The two loose-end yellow/black wires should be connected to the BAT terminal of the switch. That stays the same for an ammeter or volt meter. You have the yellow (battery feed) and the yellow/black jumper tied at meter correctly. The negative side of the meter needs to go ground or a switched ground.
If you want the volt meter to register only when the engine is running, you need a separate wire from the generator post to the + side of the gauge then ground the - side. If you do this, the yellow/black jumper is eliminated and the yellow battery feed would be connected to the BAT terminal on the switch along with the yellow/black wire from terminal 1.
I think this is the most recent version of Ron's diagram. I've removed the paper background.
Actually, that's my modified version of Ron's version. I replace the script with block letters.
That doesn't work with a VOLT METER.
The diagram below shows the "Alternate Method" of connecting a volt meter if you want it to register voltage only when the engine is running. It will indicate voltage generated buffered by the battery.
The advantages of this method are two fold; The volt meter is off when the engine is off and it can alert you to a stuck cutout that will drain the battery.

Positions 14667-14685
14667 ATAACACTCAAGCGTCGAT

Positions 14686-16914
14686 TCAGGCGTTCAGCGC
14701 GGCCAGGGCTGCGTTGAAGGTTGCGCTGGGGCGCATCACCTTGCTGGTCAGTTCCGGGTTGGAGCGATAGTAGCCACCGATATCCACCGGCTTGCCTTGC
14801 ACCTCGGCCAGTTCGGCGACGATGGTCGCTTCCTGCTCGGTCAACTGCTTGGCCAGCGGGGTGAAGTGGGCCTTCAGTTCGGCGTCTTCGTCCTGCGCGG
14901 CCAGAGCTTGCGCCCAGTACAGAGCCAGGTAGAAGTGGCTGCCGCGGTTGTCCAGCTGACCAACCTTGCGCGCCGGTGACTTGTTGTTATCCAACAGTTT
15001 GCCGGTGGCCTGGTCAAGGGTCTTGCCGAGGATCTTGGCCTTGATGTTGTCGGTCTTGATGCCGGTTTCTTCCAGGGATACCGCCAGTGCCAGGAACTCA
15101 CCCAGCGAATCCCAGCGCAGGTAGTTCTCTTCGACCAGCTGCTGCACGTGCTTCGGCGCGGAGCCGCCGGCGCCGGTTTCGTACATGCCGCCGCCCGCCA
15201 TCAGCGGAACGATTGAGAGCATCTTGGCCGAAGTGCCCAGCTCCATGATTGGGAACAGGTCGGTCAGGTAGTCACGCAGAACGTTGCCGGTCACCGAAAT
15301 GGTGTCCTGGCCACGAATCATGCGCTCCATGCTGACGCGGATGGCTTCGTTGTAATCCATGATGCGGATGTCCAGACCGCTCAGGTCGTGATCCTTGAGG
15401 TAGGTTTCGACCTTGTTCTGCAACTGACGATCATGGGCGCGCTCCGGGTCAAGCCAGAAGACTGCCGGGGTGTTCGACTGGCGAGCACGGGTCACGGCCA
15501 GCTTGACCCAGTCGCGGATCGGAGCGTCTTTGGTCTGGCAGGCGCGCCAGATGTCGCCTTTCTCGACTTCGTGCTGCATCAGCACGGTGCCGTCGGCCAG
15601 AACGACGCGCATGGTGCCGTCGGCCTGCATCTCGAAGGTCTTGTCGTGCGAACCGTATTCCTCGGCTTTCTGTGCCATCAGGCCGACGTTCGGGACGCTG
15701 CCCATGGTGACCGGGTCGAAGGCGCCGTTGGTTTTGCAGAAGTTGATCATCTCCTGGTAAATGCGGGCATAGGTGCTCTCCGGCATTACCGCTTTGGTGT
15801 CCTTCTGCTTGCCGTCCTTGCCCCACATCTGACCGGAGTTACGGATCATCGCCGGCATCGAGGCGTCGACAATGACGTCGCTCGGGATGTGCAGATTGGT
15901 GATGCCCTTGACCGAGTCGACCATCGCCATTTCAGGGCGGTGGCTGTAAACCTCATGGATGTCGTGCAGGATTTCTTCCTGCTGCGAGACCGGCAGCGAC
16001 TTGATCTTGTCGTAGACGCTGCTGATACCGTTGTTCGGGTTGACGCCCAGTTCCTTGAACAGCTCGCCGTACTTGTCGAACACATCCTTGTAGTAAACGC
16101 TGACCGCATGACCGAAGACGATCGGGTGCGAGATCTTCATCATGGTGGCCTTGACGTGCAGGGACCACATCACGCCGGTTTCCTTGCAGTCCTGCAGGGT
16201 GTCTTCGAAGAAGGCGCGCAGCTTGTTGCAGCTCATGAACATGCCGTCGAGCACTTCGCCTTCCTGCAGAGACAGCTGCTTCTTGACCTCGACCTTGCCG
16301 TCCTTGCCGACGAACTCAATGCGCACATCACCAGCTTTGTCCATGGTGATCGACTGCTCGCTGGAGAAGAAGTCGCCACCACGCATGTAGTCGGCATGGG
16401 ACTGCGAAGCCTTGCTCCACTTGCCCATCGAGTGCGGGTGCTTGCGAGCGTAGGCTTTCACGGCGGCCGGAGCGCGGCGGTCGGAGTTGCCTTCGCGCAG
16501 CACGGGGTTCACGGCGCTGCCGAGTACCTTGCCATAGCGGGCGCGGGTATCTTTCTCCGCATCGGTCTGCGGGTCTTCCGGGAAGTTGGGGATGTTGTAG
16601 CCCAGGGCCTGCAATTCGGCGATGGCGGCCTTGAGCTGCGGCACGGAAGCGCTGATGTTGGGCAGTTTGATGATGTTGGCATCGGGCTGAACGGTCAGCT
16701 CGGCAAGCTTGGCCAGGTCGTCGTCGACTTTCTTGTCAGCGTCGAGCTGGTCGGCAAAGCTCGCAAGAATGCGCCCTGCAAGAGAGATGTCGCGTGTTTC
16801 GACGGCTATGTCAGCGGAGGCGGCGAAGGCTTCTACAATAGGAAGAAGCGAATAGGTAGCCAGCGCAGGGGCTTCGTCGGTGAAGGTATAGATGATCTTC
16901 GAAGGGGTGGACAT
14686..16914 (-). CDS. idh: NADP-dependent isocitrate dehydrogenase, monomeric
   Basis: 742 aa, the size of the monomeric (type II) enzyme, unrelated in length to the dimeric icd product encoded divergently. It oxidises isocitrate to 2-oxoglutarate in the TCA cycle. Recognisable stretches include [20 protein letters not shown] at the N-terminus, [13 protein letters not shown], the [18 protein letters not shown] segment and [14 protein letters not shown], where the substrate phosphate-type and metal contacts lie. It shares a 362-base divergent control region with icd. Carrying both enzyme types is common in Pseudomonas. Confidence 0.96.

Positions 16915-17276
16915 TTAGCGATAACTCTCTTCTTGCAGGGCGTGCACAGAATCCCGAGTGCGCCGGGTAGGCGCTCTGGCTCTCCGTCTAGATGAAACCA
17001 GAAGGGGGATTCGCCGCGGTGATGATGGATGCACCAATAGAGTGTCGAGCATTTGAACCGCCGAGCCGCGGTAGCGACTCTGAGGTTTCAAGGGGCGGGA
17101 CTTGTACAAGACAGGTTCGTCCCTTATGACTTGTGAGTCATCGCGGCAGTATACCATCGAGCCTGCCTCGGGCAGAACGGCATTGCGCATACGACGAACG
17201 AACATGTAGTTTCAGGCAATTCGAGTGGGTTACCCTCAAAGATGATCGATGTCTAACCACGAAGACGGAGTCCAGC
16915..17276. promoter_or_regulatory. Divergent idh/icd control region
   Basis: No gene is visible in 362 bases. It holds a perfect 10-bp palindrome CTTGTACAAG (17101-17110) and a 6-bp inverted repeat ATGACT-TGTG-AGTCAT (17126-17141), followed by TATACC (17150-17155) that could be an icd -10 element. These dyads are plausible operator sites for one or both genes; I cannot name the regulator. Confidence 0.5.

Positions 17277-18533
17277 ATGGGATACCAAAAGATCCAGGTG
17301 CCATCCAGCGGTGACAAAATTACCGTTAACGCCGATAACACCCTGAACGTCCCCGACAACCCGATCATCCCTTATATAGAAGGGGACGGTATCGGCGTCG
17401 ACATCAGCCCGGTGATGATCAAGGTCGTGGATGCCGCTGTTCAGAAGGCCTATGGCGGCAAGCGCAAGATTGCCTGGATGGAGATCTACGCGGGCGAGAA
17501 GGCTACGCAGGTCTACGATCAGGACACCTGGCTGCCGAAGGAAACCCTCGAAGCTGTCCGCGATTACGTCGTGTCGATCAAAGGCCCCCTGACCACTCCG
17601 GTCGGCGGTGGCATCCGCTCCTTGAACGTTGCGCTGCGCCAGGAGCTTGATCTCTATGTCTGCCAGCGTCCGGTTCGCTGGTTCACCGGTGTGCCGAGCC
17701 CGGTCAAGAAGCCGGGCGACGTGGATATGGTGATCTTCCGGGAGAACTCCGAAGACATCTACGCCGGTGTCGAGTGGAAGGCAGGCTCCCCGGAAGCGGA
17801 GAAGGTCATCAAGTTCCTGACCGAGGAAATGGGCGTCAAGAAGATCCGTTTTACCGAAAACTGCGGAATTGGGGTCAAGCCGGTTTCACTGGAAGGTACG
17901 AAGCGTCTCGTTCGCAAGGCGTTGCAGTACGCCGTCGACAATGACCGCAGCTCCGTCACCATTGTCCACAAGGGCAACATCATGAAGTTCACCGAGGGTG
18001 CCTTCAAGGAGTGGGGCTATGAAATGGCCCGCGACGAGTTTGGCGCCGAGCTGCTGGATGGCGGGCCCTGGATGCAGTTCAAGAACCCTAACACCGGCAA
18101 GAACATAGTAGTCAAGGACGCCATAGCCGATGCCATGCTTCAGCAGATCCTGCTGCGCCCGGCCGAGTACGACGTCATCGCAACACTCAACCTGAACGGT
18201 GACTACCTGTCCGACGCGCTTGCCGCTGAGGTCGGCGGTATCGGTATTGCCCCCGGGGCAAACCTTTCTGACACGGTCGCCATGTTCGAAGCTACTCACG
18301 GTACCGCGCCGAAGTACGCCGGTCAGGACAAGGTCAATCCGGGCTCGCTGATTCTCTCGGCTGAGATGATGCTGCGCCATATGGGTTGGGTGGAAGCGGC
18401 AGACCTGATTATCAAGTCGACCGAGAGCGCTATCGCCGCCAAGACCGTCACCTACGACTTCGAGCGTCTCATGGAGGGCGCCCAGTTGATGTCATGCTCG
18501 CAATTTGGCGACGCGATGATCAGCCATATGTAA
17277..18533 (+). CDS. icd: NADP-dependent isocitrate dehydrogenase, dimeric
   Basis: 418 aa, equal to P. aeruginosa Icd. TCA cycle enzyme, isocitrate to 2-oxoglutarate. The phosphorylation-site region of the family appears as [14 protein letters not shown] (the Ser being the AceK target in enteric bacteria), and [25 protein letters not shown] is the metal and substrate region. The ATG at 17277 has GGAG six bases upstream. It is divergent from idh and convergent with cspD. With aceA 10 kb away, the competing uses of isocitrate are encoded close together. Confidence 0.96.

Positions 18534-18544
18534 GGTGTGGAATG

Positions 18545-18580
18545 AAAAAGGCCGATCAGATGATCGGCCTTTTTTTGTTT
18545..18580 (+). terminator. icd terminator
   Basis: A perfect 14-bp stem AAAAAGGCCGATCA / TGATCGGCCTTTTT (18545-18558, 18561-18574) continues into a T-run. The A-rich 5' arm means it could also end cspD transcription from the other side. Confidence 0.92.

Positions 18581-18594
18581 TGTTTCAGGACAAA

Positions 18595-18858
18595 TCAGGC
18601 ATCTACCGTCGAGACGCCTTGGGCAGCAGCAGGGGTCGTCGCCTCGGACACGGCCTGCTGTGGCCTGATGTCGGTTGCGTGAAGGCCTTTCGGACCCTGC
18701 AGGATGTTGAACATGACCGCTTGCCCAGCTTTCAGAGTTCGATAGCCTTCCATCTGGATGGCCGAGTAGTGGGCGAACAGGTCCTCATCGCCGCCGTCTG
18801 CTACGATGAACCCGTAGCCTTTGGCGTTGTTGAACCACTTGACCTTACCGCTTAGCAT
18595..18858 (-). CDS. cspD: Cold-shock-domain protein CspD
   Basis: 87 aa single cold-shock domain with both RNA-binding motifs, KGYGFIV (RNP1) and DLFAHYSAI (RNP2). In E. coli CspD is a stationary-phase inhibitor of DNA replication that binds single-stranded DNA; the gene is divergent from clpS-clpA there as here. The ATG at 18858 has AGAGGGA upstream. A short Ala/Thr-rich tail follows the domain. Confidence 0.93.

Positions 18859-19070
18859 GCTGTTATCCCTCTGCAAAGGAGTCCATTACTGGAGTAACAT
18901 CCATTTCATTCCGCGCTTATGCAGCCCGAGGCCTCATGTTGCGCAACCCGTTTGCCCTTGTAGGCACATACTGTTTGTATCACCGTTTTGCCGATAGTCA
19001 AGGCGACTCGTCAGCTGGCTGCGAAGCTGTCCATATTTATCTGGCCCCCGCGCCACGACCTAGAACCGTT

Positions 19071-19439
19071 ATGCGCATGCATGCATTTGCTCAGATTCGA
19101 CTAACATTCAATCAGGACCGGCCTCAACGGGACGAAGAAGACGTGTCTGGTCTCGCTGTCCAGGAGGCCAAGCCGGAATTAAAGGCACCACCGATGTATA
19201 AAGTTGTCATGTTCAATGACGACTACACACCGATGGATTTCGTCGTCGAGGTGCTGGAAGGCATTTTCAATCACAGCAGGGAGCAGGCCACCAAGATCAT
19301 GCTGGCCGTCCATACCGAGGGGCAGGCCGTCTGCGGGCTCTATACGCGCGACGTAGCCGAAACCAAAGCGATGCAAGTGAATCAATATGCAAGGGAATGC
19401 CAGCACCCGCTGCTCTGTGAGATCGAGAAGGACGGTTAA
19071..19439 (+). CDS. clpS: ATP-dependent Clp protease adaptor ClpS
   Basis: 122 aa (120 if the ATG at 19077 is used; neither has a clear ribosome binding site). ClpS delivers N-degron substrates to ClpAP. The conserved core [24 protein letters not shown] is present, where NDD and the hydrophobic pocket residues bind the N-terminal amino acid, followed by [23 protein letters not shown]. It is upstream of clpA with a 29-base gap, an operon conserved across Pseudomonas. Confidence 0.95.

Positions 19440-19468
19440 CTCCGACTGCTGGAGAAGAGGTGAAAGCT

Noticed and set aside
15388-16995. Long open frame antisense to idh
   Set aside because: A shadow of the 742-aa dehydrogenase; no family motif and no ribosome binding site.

The disadvantages are that you must add a protected wire from the generator post to the gauge. And, this does not protect the volt meter should you loose the battery feed circuit and the generator goes into nuke mode.
Forgot to mention:
If you are using a Voltage Regulator instead of a Cutout, the volt meter should be "saved" by the VR when it shunts the generator to ground on loss of the battery circuit. If the engine is running and this condition occurs, the volt meter will drop to zero and indicate a problem. Such as a blown fuse in the battery feed circuit, if you added one.
Rewired everything today but the voltmeter, I spent an hour and a half looking for my cloth covered wire that I had special ordered just for this with no luck so I gave up then tonight when I returned to the house I spent an hour looking through everything again and I found something I hadn't looked in before and in there was my wiring, I like the idea of a fuse in line, thinking a 2 amp should be ok. I plan on coming off the battery post on the terminal block right where the horn is powered as I don't like the idea of running a wire all the way to the generator. I'll do that on my truck an speedster.
I will post more tomorrow as I have a question on wiring g up the dash light.